Designed to matter: Social design of the participatory approach to enhance innovation capacity

Chew et al. 2015 introduce their blending of the psychological concept of ‘mattering’ with the theoretical aspects of agency and empowerment, in their paper looking at ICT4D and women micro-entrepreneurs in India.

Mattering is an empirically verified and validated concept from the field of social psychology 1. It is defined as the perception that people have of how significant they are to others (Rosenberg & McCullough, 1981). As conceptualized in the social psychology literature, mattering has three dimensions (Elliott, Kao, & Grant, 2004) – awareness, importance, and reliance. […] Mattering is the perception that “others depend on us, are interested in us, are concerned with our fate, or experience us as an ego-extension exercises a powerful influence on our actions” (Rosenberg & McCullough, 1981, p. 165) (Chew et al. 2015)

Notes by quoted authors:

1 The idea of mattering can also be traced to frameworks emerging from the symbolic interactionism school in sociology. According to this school, people create societies through interactions with other by attaching subjective meaning interpreted mutually (Stryker, 2008). Thus, in the case of mattering, a person might feel important due to his or her perception that others are perceiving him or her to be important. (Chew et al. 2015)

Given my earlier definition of social design in the Nordic tradition, one can thus approach the attributes of mattering as a set of factors with which to guide the project’s design and implementation planning, with a view to effecting a decisive qualitative change in the circumstances of a societally disadvantaged segment or group of participants.

If human-centered design is to truly matter, then its processual experience must leave the participating humans feeling that they mattered.  With this in mind, I designed the Remote Resilience Project in 2020. If the experience left them feeling that their voices were unheard or didn’t matter, then what would empower them to put the designerly principles introduced in the sequential participatory group sessions into practice by attempting to transform or innovate their existing daily practices?

Chew et al. (2015) go on to say:

We see mattering as a psychological asset or resource that might help expand an individual’s agency, i.e. an individual’s capacity to act independently and to make his or her own free choices.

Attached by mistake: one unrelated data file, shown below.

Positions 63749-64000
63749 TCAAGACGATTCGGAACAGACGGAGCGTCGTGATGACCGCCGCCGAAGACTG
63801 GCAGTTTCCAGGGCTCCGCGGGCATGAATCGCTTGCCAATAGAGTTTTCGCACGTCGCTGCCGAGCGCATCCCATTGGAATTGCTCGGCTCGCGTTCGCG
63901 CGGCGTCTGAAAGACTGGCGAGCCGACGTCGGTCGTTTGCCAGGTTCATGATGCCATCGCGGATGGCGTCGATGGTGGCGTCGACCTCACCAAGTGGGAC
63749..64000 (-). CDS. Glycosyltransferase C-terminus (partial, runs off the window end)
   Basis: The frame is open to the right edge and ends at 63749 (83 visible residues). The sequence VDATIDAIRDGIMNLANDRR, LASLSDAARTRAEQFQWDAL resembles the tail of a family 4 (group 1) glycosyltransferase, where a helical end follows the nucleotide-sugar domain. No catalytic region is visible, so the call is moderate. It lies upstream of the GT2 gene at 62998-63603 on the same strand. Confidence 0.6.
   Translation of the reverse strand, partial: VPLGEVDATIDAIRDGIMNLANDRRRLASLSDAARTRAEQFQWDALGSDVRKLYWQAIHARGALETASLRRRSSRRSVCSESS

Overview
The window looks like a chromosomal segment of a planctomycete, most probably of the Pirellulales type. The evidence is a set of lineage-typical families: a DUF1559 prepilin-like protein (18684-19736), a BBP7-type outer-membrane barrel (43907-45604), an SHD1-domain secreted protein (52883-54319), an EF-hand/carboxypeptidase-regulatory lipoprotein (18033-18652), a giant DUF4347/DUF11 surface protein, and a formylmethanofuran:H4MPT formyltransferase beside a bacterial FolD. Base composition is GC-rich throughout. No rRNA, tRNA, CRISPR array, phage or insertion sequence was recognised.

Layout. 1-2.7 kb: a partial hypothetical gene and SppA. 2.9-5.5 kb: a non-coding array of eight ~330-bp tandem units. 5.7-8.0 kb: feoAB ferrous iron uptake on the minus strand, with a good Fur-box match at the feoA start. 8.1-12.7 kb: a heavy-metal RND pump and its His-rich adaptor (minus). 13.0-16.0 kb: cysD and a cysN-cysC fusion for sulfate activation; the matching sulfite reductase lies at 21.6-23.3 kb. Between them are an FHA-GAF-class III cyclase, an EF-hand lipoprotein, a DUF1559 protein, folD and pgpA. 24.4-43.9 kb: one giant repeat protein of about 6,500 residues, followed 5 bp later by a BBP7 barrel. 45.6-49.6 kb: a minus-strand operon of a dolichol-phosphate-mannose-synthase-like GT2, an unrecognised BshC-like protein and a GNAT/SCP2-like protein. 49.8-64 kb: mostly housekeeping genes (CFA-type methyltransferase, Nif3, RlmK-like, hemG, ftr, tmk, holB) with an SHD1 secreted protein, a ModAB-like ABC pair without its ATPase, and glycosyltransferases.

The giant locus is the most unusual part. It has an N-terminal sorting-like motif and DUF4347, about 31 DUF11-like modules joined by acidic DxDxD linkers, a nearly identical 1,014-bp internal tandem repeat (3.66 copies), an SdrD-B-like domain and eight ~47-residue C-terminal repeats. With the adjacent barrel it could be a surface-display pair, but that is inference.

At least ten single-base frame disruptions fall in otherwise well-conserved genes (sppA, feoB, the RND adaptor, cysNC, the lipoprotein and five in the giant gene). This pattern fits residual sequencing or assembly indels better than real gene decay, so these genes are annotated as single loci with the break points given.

This is as close as we’re going to get to a description of innovation capacity and/or transformative capacity of individuals and groups in the low income, low literacy context of lower income neighbourhoods in African cities.  We are then able to adapt the situated work in South African townships by Ziervogel, Cowen and Ziniades, (2016) ( as illustrated in the figure 2 below) in a transdisciplinary manner by the introduction of design and innovation methodology as mechanisms for experience delivery.

As yet, neither Chew et al (2015) nor Ziervogel and colleagues (2016) have mentioned the relationship between their two concepts as a lens by which to identify the attributes that contribute to a person’s sense of mattering? That many of our participants expressed it clearly and verbally – either immediately after the sessions ended within a month of starting, or one year later on reflection of the experience and its impact on daily life now – implies they did not feel they mattered before they began our sequence of participatory sessions. They call it a training, and according to the lead innovation facilitator, were pleasantly surprised to be given the role of experts in the room in the art and craft of profiting from trade in perishable fresh produce under the hot sun.

Photo Credit: Tazama Africa Media https://tazamaafrica.org/

We showed the ladies how to use the two attributes of Time and Money in rough and ready evaluations of optimizing resources against needs, introducing it as a visual planning tool. Just over half (53%) were still using the tool one year later and some provided some evidence of outstanding results in terms of goal setting and creating financial strategy roadmaps. Around 1/3rd were making it a regular practice to meet and share ideas with at least one other person in their social networks; and around 3 out 4 people had begun taking initiatives to grow revenue including a practice all of them were reluctant to adopt – cold calling customers for sales of vegetables – by adapting to the less intrusive social media push notification approach via WhatsApp groups of existing customers. Digitalization had facilitated a reason to maintain connections with one’s network even if business was slow for all and more risky due to the volatility of uncertain conditions triggered by the pandemic’s measures to contain disease such as lockdowns and curfews. Social media is the ideal informal trade platform and each of the different networks has a different role in the journey from prospective buyer to satisfied customer that we called the ‘merchant customer dance of trust building and relationship’. It took much longer via social media to start from scratch but for those who had long established but real world networks the transition to social was a way to maintain the interconnections during turbulent times.

We have written about the third party role in facilitating agency and empowerment, and pondered whether taking a systems thinking approach can lead to some generic contributions to theory. Now, it makes sense to consider the role played by the explicit recognition of the role of expert in the room as the micro-entrepreneur herself.

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